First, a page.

On the heels of North Carolina Governor Roy Cooper’s announcement to reopen schools, the North Carolina High School Athletic Association and its board of directors announced on July 15 that the start of the Fall 2020 sports season would be delayed.
Right now, the decision is to postpone the start of NCHSAA fall sports until at least Sept. 1. But Que Tucker, the NCHSAA commissioner, stated that delayed start date is not “in cement.”
She also said that date could be delayed further if the association does not have improved data from the Department of Health and Human Services, or some other reason exists for delaying further into September or beyond.
“For now, we believe these steps provide hope for our student athletes, and the possibility for playing fall sports. We know that many decisions are being made relative to the reopening plan your school(s) will follow,” Tucker said in a statement to the media. “After each LEA (local educational agency) has had an opportunity to formalize and finalize those reopening plans, the NCHSAA Staff will survey the membership to determine how sports should and/or can fit into the various models that will exist across the state.”
The first day of fall practice was scheduled for Aug. 1 with the first regular season contests slated for Aug. 17 for all the fall sports, except football (their first regular season games were slated for Aug. 21).
The potential Sept. 1 start date means that is the first date that NCHSAA teams can start practice for their upcoming seasons.
For Justin Call, East Wilkes’ athletic director, the announcement didn’t come as much of a surprise following Cooper’s announcement to institute “Plan B” for reopening schools. Plan B stated that the state’s public schools could reopen under a modified plan to allow in-person and remote learning.
Wilkes County schools are also planning to follow that model.
“The delay was something that I expected with the way we are beginning school,” said Call. “We want to get all our student-athletes playing again, but we want to be able to ensure their safety while playing as well. Hopefully, things will improve and we can get everyone back on the fields and courts in September.”
In addition to the announcement of school and delaying the start of fall sports, the NCHSAA also designated the first five student days of the school year as a “dead period,” which means no workouts are allowed.
The NCHSAA will allow teams to continue with limited summer conditioning and workouts under Phase One of its return to athletics plan.
Logan Call, North Wilkes’ athletic director, felt the decision made will allow students and school faculty to focus solely on the academic year when schools open in August.
“I think the decision by the NCHSAA to postpone the start of fall sports came as no surprise to most parties involved,” said Call. “The decision allows school districts and the NCHSAA more time to work and develop a plan that best serves our student-athletes, coaches, and the community as a whole. It also allows our administrators, teachers and students to focus solely on the start of the 2020-21 academic year in August.”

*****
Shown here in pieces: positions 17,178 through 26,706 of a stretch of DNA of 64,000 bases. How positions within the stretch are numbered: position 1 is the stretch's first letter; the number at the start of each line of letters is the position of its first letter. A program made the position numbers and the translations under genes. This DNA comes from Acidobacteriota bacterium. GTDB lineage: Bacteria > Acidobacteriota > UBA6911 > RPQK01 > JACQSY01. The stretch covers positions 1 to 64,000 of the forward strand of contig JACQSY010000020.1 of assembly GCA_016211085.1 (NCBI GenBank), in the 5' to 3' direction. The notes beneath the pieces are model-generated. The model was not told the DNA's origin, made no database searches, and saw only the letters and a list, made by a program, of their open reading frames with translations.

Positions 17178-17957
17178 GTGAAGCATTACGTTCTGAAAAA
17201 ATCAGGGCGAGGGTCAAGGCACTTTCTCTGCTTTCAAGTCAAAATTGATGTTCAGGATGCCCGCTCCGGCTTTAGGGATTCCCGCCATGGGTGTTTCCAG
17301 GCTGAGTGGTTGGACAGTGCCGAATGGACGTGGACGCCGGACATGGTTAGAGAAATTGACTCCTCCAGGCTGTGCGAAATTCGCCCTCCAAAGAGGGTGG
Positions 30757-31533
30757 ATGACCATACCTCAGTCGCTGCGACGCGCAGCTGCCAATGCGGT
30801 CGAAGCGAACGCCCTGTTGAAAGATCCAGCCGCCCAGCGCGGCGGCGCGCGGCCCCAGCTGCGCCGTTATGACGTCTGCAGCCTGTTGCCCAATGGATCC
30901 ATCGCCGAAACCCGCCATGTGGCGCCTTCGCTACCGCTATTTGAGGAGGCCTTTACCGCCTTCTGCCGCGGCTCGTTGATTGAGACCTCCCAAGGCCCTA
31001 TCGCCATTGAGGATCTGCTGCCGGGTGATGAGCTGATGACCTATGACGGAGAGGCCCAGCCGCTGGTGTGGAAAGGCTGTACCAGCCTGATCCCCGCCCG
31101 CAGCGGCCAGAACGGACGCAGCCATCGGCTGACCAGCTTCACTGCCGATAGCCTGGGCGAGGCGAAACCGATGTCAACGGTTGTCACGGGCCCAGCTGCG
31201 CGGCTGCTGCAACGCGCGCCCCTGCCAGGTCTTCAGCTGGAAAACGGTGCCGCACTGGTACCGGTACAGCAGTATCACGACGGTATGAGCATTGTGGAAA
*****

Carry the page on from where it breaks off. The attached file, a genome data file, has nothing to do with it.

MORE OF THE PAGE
Summer workouts in North Carolina began June 15 but school systems were allowed to wait to start their workouts.
Several school systems, including some of the larger ones in the state in terms of number of high schools (including Charlotte-Mecklenburg, Wake and Guilford) have indicated that it either hasn’t started summer workouts or suspended them indefinitely.
Winston-Salem/Forsyth County Schools announced last Thursday, July 16, it has extended its sports suspension indefinitely.
Wilkes County schools and the other Mountain Valley Athletic Conference schools started July 6 and will continue.
Todd Rutz, West Wilkes’ athletic director, is worried about getting in a fall sports season based off the decisions made by surrounding states to either suspend, or even cancel, certain fall sports.
Virginia announced the middle of last week that it was cancelling its high school football season. The Blackhawk football team was scheduled to host Grayson County (Va.) on Sept. 18.
“It is kind of what I expected. With all the current changes at the professional and college level along with other state’s decisions (Virginia), I will be surprised if we have a fall season at all,” said Rutz. “It looks especially bleak for football, though we may have the opportunity to go ahead with (lower-risk) sports like tennis and golf.
“If by September 1, we continue to be at 50 percent academically with students at school every other day, it will be hard to justify ‘normal’ athletics.”
The delayed start of fall practice means the first two weeks of the fall season will either be canceled or postponed. With the exception of girl’s tennis, all those games were scheduled to be nonconference contests.
MVAC volleyball and soccer matches were scheduled to begin Sept. 3 and Sept. 14, respectively.
NCHSAA rules state that football players must have at least eight practice days before playing, including three in full pads. In a regular schedule, teams usually practice at least two weeks before playing scrimmages with the regular season opener usually taking place the following week.
If practices begin Sept. 1, that would put the season openers for football on Sept. 18. Nearly all of the MVAC teams, except for West Wilkes and Elkin, were scheduled to have their byes that week. The MVAC portion of the football schedule is set to begin Sept. 25.
“It might be a tough year for fall, and maybe even winter sports. I do know that the athletes, coaches and community here at West Wilkes are committed to high school athletics,” said Rutz. “We will be flexible, patient, and resilient as we move forward with uncertainty.”